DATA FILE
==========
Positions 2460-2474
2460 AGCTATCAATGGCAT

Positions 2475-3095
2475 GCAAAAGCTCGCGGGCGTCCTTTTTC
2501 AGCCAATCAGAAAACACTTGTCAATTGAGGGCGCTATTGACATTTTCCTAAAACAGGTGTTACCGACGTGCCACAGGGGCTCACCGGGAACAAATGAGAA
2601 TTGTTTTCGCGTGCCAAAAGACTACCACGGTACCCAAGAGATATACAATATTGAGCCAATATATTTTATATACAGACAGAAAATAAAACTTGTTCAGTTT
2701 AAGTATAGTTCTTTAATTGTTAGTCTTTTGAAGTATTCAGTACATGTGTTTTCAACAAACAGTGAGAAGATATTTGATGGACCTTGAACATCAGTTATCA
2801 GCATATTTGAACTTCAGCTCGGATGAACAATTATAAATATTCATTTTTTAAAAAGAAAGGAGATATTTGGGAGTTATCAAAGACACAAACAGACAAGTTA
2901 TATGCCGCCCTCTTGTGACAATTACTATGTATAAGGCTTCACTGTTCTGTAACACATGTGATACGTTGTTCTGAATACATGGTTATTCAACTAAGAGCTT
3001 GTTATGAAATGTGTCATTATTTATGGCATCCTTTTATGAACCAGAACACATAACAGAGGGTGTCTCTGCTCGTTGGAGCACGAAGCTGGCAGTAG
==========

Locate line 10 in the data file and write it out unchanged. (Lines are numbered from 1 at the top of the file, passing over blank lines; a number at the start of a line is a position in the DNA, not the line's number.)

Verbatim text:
3001 GTTATGAAATGTGTCATTATTTATGGCATCCTTTTATGAACCAGAACACATAACAGAGGGTGTCTCTGCTCGTTGGAGCACGAAGCTGGCAGTAG